On April 19, Sven Bilke, PhD, staff scientist in the Genetics Branch of the National Cancer Institute, discussed his new mathematical model at the AACR Annual Meeting, which, he said, can better define the contributions of environment and accidents from cell division to a person’s risk for cancer.
Bilke’s mathematical model takes into account the number of mutations required to initiate a specific type of cancer to estimate mutational activity, rather than cancer initiation, as the elementary event (as reported in two studies last year, one of which generated the “bad luck” hypothesis), because this can help better define the contributions of environmental factors and cellular factors in cancer initiation, he explained.
What is the controversy behind the paper that proposed the “bad luck” theory?
Researchers Cristian Tomasetti and Bert Vogelstein published a study in Science last year that sparked a lot of controversy, partly because of misinterpretation of the findings and their implications by some reports, but also because some questioned the statistical approach taken by the authors.
To recap, the study found a correlation between the number of cell divisions in different tissues and the lifetime risk of getting cancer in that tissue. They concluded that only about one-third of the variation in cancer risk among different tissues can be attributed to environmental factors or inherited predispositions.
“The majority is due to ‘bad luck’, that is, random mutations arising during DNA replication in normal, noncancerous stem cells,” the authors wrote in their paper.
Later, another paper published in Nature by Song Wu and colleagues questioned Tomasetti’s and Vogelstein’s interpretation by pointing out that the mathematical model they had chosen was intrinsically insensitive toward changes in the environment that can influence cancer risk, and therefore, cannot distinguish between environment and accident. In their study, they showed that the rates of accumulation of endogenous mutations caused by cellular processes are not sufficient to account for the observed cancer risks.
“However, both Tomasetti and Wu analyzed ‘cancer initiation’ as the elementary process,” noted Bilke.
Studying “cancer-driver mutations,” not “cancer initiation,” is key, says Bilke.
Both published studies found that cancer incidence rates closely track the number of cell cycles. But they disagreed on how to choose the baseline that defines the intrinsic cellular, or “bad luck,” component of the risk, Bilke says. Consequently, they disagreed on what constitutes the excess, environmentally driven cancer risk, he added.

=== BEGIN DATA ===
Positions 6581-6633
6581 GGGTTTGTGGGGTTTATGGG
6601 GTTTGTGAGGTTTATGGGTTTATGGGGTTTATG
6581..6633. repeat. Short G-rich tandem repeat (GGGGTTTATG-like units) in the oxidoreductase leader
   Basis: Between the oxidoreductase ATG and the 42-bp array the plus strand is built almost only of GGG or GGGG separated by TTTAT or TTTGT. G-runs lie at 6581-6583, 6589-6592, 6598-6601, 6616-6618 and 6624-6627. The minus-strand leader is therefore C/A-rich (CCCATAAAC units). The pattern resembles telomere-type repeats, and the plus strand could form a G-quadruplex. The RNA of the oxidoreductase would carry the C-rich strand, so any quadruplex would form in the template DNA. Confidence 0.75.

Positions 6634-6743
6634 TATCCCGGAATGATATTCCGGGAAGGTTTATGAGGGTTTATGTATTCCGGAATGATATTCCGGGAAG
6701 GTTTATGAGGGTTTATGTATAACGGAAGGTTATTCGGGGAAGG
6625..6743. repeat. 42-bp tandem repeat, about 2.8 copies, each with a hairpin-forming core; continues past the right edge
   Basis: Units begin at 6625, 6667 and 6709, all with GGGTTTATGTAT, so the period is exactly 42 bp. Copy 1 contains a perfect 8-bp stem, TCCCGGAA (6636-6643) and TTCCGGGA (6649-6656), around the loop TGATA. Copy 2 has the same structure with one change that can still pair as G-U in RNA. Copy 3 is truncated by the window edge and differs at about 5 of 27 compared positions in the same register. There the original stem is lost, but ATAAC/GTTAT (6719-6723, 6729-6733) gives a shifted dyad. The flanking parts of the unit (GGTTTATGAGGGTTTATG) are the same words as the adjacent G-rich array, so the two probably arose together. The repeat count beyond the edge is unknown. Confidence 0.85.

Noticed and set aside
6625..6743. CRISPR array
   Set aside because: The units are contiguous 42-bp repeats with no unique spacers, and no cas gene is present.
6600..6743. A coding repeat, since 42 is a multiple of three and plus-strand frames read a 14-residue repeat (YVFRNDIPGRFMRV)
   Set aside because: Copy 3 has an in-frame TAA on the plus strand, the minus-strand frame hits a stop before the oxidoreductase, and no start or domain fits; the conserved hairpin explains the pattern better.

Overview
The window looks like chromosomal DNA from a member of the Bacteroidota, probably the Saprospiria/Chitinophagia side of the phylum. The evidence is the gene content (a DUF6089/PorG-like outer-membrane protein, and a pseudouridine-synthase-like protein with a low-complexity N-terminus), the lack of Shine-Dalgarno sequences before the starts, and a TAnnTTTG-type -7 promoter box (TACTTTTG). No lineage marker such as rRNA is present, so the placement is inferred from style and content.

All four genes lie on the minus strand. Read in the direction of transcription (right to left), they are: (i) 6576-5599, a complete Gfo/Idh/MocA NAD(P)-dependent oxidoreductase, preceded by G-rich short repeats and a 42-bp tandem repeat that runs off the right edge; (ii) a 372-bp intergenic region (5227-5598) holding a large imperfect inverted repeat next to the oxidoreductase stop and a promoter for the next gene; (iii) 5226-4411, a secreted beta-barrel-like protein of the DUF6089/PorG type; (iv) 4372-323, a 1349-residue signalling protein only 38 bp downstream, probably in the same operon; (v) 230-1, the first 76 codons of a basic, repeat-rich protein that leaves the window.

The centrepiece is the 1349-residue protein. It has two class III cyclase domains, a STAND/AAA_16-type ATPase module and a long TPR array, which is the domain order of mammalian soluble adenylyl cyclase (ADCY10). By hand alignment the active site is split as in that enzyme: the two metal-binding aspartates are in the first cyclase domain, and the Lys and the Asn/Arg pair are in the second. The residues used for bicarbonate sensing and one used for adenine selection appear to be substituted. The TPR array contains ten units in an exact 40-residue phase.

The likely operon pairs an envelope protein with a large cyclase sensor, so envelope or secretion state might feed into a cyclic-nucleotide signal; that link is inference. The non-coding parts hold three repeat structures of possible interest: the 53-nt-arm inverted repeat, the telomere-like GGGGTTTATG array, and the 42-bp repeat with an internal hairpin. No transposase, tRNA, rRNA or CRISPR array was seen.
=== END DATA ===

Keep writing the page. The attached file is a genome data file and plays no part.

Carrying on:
“In our analysis, we studied ‘cancer-driver mutations’ as opposed to ‘cancer initiation,’” Bilke continued. “It is well established that cancer is the consequence of driver mutations, and the immediate impact of environmental as well as accidental factors is mutation, not cancer initiation.”
Excess mutations caused by the environment (or lack thereof) should thus be seen in the mutation rate, with the cancer-initiation rate recapitulating that excess in a complex way, he added.
“Our work estimates this mutation rate from the same data the other two studies used by taking into account that different cancer types require a different number of driver mutations to occur. For example, it takes about six mutations on average to initiate colorectal cancer, while only two mutations are sufficient to initiate retinoblastoma,” Bilke said.
So, how much of the risk is from environmental factors, and how much is from random mutations?
Tomasetti and Vogelstein estimated that less than about 40 percent of cancer incidence is caused by environmental factors, with the exception of lung and skin cancer, and genomic predispositions, said Bilke. Reinterpretation by Wu and colleagues led to a much higher estimate (more than 90 percent) of environmental contributions in many cancers.
“In our study, we find that the mutation rate, not cancer incidence, follows a much narrower distribution, largely taking away the possibility for competing interpretations. We find that more than 80 percent of the mutation rate is accidental, with the exception of colorectal, skin, and lung cancer, where a significant excess was detectable,” he added.
“Using our mathematical approach, we found that with the exception of environmental factors such as smoking, ultraviolet (UV) radiation, and diet, which are associated with some cancers, in most cases, cancer-driving mutations are largely random chance occurrences,” Bilke said.
“Even in the absence of excessive carcinogens in the environment, mutations still occur and are difficult to prevent. Therefore, it is paramount to follow cancer screening recommendations,” he added.
“Carcinogens remain dangerous and should be avoided.”
“The results of our study do not at all question the carcinogenic role of smoking, diet, and UV radiation in lung, colon, and skin cancer, respectively. Instead it confirms their role by identifying an increased rate of mutation in these cancers compared with baseline, as in the case of lung cancer among smokers,” Bilke noted. “Carcinogens remain dangerous and should be avoided.”
Bilke added, “Understanding the impact of environmental and cellular factors in causing cancer is important because it will help define the amount of emphasis needed on cancer prevention versus early detection.
“This knowledge would also give some insight into the feeling of guilt people may have when they are diagnosed with cancer,” he noted.
You may also like: